This also is one diva with advanced education—a bachelor’s degree in sociology and a master’s degree in art administration. “I’ve been singing since I was 4 years old. I always sang. It is nice to have a talent. It’s better to have some degrees.”
And to put those degrees to use. Which she does. In 1992, Wade combined her passions for the arts, education and community development by co-founding Learning Through Art, a non-profit using art as a means of creating community engagement and understanding. That serves as her day-to-day vocation.
She also helped launch the Crown Jewels of Jazz Festival, a two-day outdoor festival in Cincinnati celebrating the history, legacy and joy of jazz—including a jazz camp for high schoolers organized through Learning Through Art. That serves as the showcase for the talent that helped lift her into the spotlight—her voice.
When Wade first launched the festival in 1996, it was a one-night-only, black-tie, sit-down dinner cabaret featuring vocal luminaries the likes of Rosemary Clooney, Eartha Kit, Nancy Wilson, Shirley Horn and others. In the past few years, though, the festival itself has undergone an impressive metamorphesis, evolving into a two-day, multi-venue music festival. Wade sees this as part of her mission not only to keep jazz alive, but also to thrive.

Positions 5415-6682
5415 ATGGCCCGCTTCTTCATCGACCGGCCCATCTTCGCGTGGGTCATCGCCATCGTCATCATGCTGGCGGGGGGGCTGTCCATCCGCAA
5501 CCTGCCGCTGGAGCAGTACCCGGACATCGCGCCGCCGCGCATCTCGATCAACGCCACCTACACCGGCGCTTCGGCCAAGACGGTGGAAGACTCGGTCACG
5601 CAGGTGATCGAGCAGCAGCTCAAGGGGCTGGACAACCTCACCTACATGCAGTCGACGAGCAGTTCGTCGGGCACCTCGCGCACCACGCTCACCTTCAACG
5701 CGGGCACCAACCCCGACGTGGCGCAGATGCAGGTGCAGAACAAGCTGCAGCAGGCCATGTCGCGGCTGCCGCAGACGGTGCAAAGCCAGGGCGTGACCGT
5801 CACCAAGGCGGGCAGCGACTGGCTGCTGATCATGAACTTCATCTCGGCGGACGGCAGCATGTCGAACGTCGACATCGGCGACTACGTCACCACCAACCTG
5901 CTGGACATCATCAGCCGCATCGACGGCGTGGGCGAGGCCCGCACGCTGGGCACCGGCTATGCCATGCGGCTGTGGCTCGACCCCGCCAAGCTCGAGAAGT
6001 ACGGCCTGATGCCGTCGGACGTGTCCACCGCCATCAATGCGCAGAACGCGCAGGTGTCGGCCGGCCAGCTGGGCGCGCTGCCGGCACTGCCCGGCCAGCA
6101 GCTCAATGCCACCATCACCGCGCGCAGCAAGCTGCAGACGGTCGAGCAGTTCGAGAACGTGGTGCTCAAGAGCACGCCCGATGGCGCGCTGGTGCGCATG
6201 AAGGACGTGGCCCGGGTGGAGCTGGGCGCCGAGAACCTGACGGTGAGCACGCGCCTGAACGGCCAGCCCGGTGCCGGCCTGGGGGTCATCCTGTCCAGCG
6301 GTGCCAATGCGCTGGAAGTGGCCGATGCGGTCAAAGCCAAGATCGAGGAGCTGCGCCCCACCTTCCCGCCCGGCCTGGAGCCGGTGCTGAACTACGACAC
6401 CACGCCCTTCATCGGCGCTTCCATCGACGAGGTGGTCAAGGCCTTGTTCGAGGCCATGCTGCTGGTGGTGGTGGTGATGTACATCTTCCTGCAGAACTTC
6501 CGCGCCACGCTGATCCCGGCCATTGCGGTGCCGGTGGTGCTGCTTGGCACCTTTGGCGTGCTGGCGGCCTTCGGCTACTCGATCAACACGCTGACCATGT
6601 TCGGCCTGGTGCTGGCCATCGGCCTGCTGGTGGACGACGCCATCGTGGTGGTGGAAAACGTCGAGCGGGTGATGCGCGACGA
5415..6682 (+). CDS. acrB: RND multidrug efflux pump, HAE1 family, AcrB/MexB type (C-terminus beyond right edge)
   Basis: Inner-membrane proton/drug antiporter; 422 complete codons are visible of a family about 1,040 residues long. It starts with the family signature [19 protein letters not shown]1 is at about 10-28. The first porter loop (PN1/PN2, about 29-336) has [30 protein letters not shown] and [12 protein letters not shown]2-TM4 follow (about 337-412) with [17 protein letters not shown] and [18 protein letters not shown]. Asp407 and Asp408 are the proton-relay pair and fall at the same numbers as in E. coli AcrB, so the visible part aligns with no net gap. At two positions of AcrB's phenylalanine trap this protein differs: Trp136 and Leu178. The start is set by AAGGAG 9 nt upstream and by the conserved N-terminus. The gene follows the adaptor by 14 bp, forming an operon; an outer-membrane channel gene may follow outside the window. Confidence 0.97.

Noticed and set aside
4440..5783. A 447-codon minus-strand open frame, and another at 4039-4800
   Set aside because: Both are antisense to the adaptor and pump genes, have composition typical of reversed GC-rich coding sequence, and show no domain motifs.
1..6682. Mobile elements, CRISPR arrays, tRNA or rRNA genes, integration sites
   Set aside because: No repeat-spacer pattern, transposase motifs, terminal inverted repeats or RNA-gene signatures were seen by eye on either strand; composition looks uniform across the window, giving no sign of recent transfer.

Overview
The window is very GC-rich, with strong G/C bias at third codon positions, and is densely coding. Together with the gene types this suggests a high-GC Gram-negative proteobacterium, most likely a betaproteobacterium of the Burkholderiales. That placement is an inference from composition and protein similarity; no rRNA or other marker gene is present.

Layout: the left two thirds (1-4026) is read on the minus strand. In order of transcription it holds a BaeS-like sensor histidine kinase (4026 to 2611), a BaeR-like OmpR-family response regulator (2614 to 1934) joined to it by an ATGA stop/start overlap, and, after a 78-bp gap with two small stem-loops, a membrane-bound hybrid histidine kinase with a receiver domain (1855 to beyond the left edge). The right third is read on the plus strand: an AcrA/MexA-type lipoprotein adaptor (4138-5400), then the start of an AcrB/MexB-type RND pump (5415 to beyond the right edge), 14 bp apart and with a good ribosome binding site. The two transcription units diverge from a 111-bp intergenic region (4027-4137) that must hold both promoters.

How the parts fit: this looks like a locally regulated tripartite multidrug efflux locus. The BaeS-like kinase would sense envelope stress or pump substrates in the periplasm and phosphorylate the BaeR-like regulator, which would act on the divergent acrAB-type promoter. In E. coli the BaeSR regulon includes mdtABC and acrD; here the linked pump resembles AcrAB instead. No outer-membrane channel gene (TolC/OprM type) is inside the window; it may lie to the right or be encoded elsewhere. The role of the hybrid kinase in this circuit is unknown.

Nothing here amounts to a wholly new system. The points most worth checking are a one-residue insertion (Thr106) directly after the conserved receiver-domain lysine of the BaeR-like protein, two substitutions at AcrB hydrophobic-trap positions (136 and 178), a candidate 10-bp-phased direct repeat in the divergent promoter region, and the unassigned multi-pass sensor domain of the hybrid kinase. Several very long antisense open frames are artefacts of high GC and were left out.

“In growing anything, you have to keep the audience growing.”
For Wade, jazz and education produce a parallel passion. As CEO of Learning Through Art she has helped to produce Art Books Alive for Kids, a nationally recognized performing arts literacy program. Proceeds from the festival help fund these programs while promoting a “global jazz village for literacy.”
So while the “crown jewels” evolve with the times, Wade’s devotion to jazz and education remains fundamental. “For me, in the evolution of music, jazz will always influence the mainstream. It’s America’s classical music.”